Newer agents, such as proteasome inhibitor-based therapy, go inside the cell but not the nucleus, blocking the pathway in the cytoplasm of the cell so the cell can't recycle IgM and dies. Some studies show a side effect of neuropathy to this therapy,
but it can be given subcutaneously in some cases, to lessen this risk.
Bendamustine chemotherapy has been used since the 1940s and is a good option for patients with an enlarged liver or spleen. Overall, the response rate is 80 percent, though there is some chance of secondary leukemia.
In 2015, Waldenström's became the fourth cancer for which ibrutinib has been approved by the U.S. Food and Drug Administration (FDA).
- Ibrutinib is an oral agent that works by stifling a protein called BTK in malignant B cells. Normally, BTK enables B cells to reproduce, survive, and carry out two critical functions: adhere to neighboring cells and travel in and out of lymph tissue.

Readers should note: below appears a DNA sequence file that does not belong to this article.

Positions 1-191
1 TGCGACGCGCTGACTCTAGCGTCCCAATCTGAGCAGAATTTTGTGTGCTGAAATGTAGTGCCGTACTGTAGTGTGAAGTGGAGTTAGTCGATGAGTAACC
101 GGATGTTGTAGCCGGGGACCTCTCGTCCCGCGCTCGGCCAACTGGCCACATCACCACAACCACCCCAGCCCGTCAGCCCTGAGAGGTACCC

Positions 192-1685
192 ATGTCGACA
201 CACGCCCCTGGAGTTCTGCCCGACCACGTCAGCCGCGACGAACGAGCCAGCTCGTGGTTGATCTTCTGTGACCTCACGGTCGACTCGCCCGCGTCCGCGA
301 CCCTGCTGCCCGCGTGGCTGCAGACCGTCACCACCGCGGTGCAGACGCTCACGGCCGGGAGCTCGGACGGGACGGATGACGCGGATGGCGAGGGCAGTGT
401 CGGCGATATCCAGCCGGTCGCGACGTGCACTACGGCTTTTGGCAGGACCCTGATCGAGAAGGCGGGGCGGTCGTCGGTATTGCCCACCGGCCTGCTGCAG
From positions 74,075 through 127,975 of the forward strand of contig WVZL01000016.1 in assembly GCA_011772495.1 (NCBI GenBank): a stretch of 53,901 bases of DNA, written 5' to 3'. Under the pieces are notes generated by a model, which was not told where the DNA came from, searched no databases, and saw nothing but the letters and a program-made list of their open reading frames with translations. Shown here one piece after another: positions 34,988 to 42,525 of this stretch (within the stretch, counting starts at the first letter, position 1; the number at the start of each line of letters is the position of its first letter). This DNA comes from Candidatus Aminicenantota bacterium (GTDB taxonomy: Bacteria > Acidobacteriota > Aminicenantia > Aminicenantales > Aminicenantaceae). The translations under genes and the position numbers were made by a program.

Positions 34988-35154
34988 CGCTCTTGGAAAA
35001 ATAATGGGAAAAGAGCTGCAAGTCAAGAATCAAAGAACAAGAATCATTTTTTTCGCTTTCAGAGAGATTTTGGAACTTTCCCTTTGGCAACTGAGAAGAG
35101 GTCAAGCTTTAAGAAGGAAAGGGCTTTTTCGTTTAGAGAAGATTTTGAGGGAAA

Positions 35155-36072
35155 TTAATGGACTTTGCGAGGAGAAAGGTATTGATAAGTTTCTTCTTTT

- By blocking BTK, ibrutinib prevents cancerous B cells from carrying out the activities they need to survive.
Steven P. Treon, MD, PhD, director of Dana-Farber's Bing Center for Waldenström's Macroglobulinemia, led the clinical trial that supplied the data on which the FDA's decision was based.
- Recent results from a clinical trial show that
ibrutinib continued to control the cancer, with 95 percent of patients surviving at two years.
Our Center is committed to both world-class care and innovative research. This uniquely positions us to develop and deploy promising new treatments.
The goals of all our clinical trials include increasing the number of patients entering into remissions – particularly complete remissions – as well as increasing the duration of these remissions.
Clinical trials provide a range of treatment options, including studies aimed at improving the outcomes of patients undergoing biological therapies using agents, such as rituxan and bortezomib, which are designed to kill Waldenström's tumor cells directly.
We also conduct trials evaluating supportive therapies like statins and phosphodiesterase inhibitors to better understand the mechanics of this disease.
Clinical trials listed here are currently available at our clinic, as well as a number of our participating institutions.
Some of our clinical trials are open through the